GE conducts wind turbine inspection with robotic trial
GE Global Research is advancing technology that will make the inspection of wind turbines faster and more reliable for customers
Niskayuna, N.Y., June 13, 2012 — GE Global Research is advancing technology that will make the inspection of wind turbines faster and more reliable for customers.
Currently, an inspector examines the massive turbine blades from the ground, about 100 meters (328') away, by using a high-power telescope. Now, partnering with Ithaca, N.Y.-based International Climbing Machines, GE engineers have explored a way to do the work using a remote-controlled, robotic device that can scale the wind tower with a wireless, high-definition video camera strapped to its back.
The motivation for the closer inspection is to obtain a more accurate picture of the overall health of the wind turbine blades. From the safety of the ground, an inspector would have a real-time, view of the blades from less than 10 meters (33') away, allowing for a more thorough examination and evaluation of their condition.
This new technology was recently tested at a wind farm in Texas with positive results. Other advantages to using the climber over conventional methods include better weather tolerance. No longer would inspections have to be delayed due to poor lighting conditions, rain, or snow.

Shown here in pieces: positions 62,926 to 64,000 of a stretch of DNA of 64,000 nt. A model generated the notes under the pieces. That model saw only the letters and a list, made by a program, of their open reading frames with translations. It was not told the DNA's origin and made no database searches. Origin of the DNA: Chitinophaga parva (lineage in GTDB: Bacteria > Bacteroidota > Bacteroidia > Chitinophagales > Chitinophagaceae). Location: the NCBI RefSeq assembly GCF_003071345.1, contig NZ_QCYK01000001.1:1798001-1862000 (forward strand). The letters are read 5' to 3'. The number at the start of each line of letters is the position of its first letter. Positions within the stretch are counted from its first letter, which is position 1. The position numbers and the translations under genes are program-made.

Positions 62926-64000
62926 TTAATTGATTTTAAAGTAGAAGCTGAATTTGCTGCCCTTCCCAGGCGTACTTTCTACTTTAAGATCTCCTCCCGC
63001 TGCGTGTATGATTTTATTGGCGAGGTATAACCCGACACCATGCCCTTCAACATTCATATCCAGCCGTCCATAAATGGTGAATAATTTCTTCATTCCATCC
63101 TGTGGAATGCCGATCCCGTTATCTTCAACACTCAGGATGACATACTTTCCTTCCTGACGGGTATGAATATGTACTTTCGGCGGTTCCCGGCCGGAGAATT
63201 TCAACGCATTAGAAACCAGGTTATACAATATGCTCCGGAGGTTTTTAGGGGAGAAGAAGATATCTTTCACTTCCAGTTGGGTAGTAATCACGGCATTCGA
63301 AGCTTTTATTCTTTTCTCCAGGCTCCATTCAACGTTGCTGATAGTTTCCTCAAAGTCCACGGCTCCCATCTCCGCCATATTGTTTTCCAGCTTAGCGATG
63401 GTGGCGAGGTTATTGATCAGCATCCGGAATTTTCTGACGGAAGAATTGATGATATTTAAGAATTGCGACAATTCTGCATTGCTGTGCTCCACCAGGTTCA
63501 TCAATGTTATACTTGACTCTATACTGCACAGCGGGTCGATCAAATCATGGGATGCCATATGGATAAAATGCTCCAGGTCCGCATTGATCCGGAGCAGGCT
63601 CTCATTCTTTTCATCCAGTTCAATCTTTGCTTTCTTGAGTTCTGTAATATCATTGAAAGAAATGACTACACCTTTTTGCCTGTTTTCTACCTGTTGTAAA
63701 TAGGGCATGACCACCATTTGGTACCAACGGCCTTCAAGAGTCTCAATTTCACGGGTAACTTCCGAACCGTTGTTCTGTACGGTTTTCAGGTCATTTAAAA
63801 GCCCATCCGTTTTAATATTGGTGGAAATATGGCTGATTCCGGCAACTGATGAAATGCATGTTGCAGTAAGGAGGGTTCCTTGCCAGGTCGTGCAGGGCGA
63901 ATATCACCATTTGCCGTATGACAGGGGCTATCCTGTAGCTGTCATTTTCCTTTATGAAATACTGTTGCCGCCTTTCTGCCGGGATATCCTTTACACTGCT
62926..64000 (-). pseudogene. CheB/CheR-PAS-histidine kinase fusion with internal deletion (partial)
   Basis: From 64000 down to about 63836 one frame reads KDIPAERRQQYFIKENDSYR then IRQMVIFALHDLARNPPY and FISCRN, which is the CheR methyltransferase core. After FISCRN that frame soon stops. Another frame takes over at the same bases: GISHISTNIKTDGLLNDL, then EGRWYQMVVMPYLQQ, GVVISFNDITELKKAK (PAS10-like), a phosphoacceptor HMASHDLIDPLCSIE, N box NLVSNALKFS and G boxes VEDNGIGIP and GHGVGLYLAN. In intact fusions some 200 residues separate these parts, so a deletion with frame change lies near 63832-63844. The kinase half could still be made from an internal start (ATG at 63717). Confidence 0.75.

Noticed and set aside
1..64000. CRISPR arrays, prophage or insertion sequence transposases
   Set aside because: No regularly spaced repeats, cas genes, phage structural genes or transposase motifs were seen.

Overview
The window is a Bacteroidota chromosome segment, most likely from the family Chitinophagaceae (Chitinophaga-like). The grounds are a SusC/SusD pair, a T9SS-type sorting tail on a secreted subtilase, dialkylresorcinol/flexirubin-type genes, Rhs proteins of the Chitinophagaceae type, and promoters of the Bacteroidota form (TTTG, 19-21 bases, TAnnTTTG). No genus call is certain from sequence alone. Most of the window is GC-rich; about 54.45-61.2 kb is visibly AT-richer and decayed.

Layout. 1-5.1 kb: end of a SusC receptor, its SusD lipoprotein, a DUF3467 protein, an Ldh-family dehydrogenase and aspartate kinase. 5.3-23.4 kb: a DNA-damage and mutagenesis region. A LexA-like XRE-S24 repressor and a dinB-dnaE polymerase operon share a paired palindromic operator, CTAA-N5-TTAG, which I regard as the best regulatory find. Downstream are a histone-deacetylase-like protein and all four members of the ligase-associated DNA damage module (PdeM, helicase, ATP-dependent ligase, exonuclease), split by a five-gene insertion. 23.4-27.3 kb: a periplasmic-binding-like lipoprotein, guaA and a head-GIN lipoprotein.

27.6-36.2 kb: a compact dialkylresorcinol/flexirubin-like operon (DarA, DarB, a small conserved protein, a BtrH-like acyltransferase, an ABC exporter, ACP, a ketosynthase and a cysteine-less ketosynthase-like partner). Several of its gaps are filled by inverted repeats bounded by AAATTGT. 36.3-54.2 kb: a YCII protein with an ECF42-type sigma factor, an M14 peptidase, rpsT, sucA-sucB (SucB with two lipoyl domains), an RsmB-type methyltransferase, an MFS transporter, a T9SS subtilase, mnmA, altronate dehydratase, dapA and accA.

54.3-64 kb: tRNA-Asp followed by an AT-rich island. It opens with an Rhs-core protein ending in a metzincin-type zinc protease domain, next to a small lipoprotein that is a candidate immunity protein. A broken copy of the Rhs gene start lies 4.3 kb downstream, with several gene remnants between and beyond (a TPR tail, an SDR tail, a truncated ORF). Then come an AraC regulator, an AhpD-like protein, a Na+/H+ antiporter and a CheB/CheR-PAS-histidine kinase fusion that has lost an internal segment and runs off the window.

GE scientists are also exploring other ways to take inspection technology to new heights. They are in the process of developing a microwave scanner that could be fitted onto the robotic vehicle, enabling an even better view of the wind blades.
The use of microwaves would do more than provide a surface view; it would allow inspectors to see through the blade material giving an even earlier indication of any breakdown in the structure. At GE's India Technology Center, scientists are also testing the use of small, helicopter-like vehicles that would provide for a similar view.